And that is why the first word in confidentiality is confident.

Paying some interest to your docs

With the release of the Ontario and the federal Canadian budgets, debts and interest rates are again in the news. Both budgets continue to run deficits; this is especially frustrating in Ontario, whose government recently commissioned a document (the Drummond report) that recommended major spending cuts; yet another effective user guide that has been promptly ignored.

Interest rates are the lowest they’ve even been in years. This keeps borrowing costs low, but creates another problem: if rates rise even a small amount (as they inevitably will), borrowing costs increase tremendously.

Canada’s debt is currently about $566 billion. Even a tiny .1% rise in interest rates (that’s one-tenth of one percent) would increase borrowing costs a staggering $566 million a year, or over a one and half million dollars per day.

Interest rates are also important on a personal level. For example, if you have a $375,000 mortgage, a 1% rise in rates adds about another $3,750 a year in interest, or over $300 per month. If you’re already treading water and living paycheque to paycheque, this could be enough to push you into bankruptcy, and out of your house – exactly what’s been happening in the United States.

We see then, that the following formula is life-altering:

debt X interest rate = interest payment

Even a small change in rates can greatly increase the interest payment, if the debt is large.

All this got me wondering: What is the interest payment of a document?

To find this out, we need to determine:

  • the debt of a document
  • the interest rate of a document

The debt of a document, like financial debt, represents the total value of the document. This is comprised of the size of the document, including the total number of words, graphics, index entries, cross-references and other information elements.

The interest rate of a document includes:

  • the volatility of the document – the degree to which the document needs to be updated because of changes in the product or thing being document; in other words, how much and how frequently the document must be maintained
  • the importance of the document – a document that is not used or is considered irrelevant or unimportant has little value; the users or the organization that owns the document literally has little interest in it

A document’s interest payment is the amount of effort a technical communicator must exert to ensure that the document is properly maintained. It is the size of the document multiplied by its interest rate.

Larger documents generally have higher interest payments than smaller ones, because greater effort is required to maintain them. However, a large document may have a lower interest payment if its interest rate is sufficiently low, for example:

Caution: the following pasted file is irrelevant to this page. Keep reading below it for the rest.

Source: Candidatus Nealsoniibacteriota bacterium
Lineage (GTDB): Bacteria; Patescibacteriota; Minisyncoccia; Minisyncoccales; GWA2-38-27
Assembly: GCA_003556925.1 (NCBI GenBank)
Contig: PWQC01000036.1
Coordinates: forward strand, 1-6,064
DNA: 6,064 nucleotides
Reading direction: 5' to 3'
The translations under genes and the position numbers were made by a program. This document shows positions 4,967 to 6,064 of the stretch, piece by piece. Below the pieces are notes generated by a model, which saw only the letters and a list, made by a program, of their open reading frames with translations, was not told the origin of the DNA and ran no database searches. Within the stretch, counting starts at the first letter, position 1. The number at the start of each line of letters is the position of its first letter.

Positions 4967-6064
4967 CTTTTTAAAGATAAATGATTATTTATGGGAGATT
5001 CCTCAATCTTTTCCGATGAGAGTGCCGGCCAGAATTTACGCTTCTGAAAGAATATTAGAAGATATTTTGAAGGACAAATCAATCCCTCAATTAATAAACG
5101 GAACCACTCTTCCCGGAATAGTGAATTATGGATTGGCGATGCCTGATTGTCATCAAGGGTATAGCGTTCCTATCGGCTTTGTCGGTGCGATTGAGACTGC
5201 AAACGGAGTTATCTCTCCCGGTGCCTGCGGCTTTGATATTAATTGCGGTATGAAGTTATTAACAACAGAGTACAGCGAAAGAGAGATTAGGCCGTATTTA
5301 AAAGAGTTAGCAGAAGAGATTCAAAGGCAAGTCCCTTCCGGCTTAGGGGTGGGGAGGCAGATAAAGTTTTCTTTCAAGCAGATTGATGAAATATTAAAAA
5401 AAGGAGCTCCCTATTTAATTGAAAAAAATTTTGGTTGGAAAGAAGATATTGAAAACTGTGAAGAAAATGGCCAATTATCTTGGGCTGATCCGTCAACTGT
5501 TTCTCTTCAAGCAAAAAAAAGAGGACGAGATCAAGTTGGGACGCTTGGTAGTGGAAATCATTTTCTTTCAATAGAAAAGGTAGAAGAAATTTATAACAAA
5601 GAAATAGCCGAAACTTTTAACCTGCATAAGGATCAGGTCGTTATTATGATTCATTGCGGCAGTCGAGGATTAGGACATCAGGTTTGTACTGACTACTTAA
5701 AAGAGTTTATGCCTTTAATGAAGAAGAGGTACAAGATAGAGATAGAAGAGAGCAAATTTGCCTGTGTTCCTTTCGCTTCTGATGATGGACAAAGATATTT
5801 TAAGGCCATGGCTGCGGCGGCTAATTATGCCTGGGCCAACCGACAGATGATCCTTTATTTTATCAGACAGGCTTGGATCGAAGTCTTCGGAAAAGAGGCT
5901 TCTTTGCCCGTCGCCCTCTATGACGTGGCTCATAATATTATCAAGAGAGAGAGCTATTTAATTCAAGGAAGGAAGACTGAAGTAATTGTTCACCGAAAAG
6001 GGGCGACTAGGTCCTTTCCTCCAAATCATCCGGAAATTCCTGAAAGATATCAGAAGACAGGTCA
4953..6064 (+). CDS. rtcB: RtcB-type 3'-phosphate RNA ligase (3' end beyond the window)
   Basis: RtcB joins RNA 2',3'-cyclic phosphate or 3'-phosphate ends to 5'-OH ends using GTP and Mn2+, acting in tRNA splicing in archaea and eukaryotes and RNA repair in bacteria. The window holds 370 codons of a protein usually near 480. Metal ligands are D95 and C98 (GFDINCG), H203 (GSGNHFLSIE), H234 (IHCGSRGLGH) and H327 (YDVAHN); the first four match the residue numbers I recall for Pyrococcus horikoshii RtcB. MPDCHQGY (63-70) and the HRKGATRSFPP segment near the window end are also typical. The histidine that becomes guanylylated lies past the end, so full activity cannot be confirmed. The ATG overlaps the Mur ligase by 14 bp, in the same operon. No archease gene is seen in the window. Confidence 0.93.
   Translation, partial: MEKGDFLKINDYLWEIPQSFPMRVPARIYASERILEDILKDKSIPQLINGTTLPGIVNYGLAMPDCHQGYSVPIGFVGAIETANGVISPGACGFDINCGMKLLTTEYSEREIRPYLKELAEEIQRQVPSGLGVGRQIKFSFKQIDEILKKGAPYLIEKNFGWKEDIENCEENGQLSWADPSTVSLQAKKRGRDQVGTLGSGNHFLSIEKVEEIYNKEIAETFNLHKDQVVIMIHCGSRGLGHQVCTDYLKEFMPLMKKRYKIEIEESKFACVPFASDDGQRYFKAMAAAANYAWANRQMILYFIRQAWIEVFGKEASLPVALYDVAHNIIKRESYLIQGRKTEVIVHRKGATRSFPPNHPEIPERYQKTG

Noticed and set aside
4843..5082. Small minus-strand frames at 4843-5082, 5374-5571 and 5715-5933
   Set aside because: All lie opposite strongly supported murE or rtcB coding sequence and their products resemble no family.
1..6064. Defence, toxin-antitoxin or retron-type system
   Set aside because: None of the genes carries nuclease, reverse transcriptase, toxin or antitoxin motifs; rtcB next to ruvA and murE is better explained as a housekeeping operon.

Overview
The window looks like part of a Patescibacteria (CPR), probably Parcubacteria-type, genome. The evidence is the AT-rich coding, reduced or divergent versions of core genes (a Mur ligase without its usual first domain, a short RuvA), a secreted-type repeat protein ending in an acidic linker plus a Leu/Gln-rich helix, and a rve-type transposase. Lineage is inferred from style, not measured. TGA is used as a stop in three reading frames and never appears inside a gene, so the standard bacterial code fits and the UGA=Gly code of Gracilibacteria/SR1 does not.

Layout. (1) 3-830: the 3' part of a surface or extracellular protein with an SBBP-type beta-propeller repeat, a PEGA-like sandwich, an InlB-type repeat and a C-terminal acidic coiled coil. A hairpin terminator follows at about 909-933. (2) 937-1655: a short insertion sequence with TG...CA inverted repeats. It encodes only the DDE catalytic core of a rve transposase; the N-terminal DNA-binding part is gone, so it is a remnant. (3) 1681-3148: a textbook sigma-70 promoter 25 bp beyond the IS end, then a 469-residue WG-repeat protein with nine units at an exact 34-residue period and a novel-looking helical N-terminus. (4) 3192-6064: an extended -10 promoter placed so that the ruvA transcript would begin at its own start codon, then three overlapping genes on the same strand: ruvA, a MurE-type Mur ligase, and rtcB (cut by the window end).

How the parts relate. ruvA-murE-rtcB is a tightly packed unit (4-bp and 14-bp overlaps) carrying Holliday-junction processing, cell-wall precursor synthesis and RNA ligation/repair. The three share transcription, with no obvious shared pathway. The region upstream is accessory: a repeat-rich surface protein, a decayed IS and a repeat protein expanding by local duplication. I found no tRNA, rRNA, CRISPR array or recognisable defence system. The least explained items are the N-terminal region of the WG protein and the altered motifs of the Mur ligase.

Large document: 5,000 x 1% = 50
Small document: 3,000 x 2% = 60

The first figure in each equation (the debt or size of the document) is arbitrary and is simply there to indicate relative sizes.

Now, what happens if you fail to make the interest payments? The debt of the document increases as it becomes more outdated and chaotic. It may even reach a point where the owner must declare bankruptcy and create an entirely new document.

Who knew documentation could be so…interesting?

Single Sourcing Greece’s Default

Related imageGreece is now dangerously close to defaulting on its national debt. Despite the recent bailouts, many financial experts believe that the situation is unsustainable. Greece simply cannot afford to pay its bills. Its debt to GDP ratio is a staggering 140%, meaning it owes almost one and half times the value of all its goods and services. It could only be a matter of time before Greece defaults.

Defaulting, while certainly undesirable, does not necessarily mean the end of a country. Argentina, Russia, Ukraine and many other countries have also defaulted, and have gone on to have healthy and vibrant economies.

Still, the European Union is desperate to save Greece from default because they believe that if Greece defaults, it could plunge the entire region into financial chaos and destroy the value of the euro. Therefore, you could say that the decision to unite the currencies of Europe caused this problem in the first place. If Greece had never joined the euro, they still would be in a mess, but it would have been their own mess.

Single-sourcing in technical communication refers to the process of storing a piece of information once and then reusing it as needed. The euro is a political and economic example of single-sourcing. Seventeen different European nations use it, instead of maintaining separate currencies.

When the euro was first introduced, Europeans were hopeful that by single-sourcing their currencies, they would eliminate the disadvantages of multiple currencies, namely the inefficiencies of currency conversion. But as we’ve now seen, these advantages have been decimated by the Greek fiasco, costing billions of euros to fix.